Electric vehicles require you to change the way you think about reducing energy costs. Let me explain. Facility managers try to reduce energy costs by reducing energy consumption. They buy more efficient equipment and install energy management systems, all in the name of reducing consumption. When you use less energy, you spend less on energy.
Electric vehicle charging is different. The primary requirement for an EV charging system is that it provides 100% of the energy needed to fully charge the electric vehicles’ batteries. At some point during the charging cycle all of the energy used during driving must be replaced. You cannot lower EV charging costs by reducing the amount of energy used unless you replace your existing EVs with more efficient ones. Instead of saving energy, you lower EV charging costs by controlling when and how fast charging is completed.
A strategy to lower EV charging costs by controlling when and how fast you charge your EVs works for one fundamental reason: the cost of electricity varies based on how and when it’s used. Utilities set the price of electricity to encourage customers to use power at certain times of day and to limit their peak consumption. These pricing methods (“tariffs”) aren’t arbitrarily designed to penalize customers; instead, they mirror the utility’s cost to supply power.
Utilities are in the business of supplying energy. They are also in the business of making money for their shareholders. Delivering energy quickly and reliably isn’t cheap. Generating capacity, distribution systems, and on-site microgrids cost money. Lots of it. And when demand spikes, delivering power gets more expensive. Utilities pass these costs through as a Demand Charge which they base upon the peak amount of power used during specific time periods. The greater the demand for energy, the higher the cost of energy.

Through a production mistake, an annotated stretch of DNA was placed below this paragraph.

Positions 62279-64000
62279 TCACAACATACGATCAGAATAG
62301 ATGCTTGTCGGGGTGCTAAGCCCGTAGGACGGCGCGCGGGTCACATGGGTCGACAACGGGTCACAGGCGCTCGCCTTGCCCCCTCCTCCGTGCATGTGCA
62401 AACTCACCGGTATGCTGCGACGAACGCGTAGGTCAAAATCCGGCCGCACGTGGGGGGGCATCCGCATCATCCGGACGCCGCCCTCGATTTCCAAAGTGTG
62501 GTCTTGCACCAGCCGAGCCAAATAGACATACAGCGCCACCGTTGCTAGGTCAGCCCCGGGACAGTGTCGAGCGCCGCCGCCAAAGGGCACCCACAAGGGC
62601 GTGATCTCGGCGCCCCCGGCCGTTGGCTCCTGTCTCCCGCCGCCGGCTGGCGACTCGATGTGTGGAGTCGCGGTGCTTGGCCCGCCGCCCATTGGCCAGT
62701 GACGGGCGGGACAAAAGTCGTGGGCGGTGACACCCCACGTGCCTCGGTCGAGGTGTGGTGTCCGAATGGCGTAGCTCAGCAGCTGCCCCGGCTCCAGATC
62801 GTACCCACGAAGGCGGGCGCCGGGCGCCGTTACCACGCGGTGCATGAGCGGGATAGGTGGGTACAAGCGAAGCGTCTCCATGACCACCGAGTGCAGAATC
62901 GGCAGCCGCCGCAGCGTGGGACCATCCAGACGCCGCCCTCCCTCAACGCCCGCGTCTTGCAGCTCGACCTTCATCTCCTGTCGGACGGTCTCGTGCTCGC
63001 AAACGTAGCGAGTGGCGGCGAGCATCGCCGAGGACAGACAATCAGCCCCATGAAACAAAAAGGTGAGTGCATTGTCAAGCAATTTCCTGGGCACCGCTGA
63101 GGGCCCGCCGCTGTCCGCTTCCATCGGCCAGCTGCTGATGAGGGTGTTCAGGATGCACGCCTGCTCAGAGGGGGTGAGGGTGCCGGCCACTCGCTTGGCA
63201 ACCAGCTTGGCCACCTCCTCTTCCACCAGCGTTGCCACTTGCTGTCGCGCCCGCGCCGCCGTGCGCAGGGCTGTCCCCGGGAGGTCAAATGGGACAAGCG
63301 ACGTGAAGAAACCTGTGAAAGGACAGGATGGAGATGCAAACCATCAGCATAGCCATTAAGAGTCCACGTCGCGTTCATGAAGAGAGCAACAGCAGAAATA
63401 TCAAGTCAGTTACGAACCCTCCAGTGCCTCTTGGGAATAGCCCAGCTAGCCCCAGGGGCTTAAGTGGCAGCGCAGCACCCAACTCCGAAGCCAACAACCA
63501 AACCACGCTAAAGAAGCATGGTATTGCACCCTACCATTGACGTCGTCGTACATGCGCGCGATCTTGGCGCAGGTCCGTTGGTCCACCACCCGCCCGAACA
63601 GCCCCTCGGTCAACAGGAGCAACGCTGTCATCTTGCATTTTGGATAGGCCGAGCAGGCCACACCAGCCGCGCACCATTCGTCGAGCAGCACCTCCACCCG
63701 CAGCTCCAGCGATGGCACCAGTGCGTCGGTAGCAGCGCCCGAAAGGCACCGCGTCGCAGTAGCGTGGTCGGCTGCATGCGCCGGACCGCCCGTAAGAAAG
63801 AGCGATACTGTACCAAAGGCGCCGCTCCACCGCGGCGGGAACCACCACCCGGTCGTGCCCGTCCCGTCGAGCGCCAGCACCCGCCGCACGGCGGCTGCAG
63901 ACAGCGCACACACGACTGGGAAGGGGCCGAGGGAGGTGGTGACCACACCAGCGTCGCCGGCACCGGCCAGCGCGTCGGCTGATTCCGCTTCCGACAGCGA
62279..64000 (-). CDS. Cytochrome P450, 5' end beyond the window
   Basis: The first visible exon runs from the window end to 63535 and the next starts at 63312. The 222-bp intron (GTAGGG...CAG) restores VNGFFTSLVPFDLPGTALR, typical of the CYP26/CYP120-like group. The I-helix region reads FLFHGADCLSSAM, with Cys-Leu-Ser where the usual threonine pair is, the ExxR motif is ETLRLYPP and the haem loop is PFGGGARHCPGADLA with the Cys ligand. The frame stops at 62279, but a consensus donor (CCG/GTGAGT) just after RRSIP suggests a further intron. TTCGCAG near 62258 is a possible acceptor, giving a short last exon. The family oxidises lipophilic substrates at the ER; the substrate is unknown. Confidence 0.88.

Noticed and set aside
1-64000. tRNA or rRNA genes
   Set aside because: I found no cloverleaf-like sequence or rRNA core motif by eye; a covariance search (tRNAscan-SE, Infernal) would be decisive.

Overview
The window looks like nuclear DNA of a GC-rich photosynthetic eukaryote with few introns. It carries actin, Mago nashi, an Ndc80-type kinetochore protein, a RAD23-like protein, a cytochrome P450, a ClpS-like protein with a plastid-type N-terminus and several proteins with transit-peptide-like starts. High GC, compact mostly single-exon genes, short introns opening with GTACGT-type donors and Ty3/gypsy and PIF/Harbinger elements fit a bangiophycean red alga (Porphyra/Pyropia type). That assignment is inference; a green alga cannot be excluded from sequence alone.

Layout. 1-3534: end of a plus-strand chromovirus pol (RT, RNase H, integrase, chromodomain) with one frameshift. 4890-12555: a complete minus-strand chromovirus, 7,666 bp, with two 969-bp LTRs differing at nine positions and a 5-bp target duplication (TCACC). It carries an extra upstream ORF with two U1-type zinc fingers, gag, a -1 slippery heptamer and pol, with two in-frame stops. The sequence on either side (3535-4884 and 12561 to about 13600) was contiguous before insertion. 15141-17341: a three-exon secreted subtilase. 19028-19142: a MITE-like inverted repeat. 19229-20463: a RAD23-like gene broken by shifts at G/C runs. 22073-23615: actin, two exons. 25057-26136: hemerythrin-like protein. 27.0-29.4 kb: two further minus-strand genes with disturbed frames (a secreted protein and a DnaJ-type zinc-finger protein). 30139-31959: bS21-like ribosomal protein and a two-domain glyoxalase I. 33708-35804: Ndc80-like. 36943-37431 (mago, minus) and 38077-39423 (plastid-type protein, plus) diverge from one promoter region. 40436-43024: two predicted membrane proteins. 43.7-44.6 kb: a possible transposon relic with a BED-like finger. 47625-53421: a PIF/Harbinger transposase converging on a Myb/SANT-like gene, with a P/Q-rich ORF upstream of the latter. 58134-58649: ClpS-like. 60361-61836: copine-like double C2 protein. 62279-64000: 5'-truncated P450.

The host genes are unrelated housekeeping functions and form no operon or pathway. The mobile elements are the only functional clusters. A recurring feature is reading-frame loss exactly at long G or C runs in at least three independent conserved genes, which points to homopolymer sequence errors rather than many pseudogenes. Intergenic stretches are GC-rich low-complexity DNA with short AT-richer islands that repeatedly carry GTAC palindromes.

The key to lower EV charging costs is not to use less energy, but to buy cheaper energy. You do that by managing when you charge and how fast you charge.
How much can you lower EV charging costs? The answer is significantly! Let’s look at a simple example that includes 10 medium powered AC chargers:
- 10 ea. 10 kW chargers serving 10 EVs that require 50 kWh of power in this case older Nissan Leafs)
- EVs operate Monday – Friday, arriving at the charging location between 4 to 6 pm daily and departing each morning at 7 am
- For this example, we are using energy costs based on PGE’s BEV EV tariff schedule
Even in this simple small fleet example, the savings are quite large. Without charging control, annual electricity costs would be approximately $43k. Using the EVauto Fleet Charging Control System, annual fleet charging costs drops by almost 60%, to as low as $19k. (Email us at firstname.lastname@example.org for a spreadsheet detailing these results.)
As the move towards electrification of vehicle fleets grows, it’s likely that energy tariffs will change to further encourage off-peak usage. The only way to use these changes to your advantage and lower EV charging costs is to control when and how fast you charge your EV fleet. A flexible fleet charging control system like EVauto that can change charging rules on the fly to react to utility rate changes and discount programs will lower EV charging costs no matter what the future brings.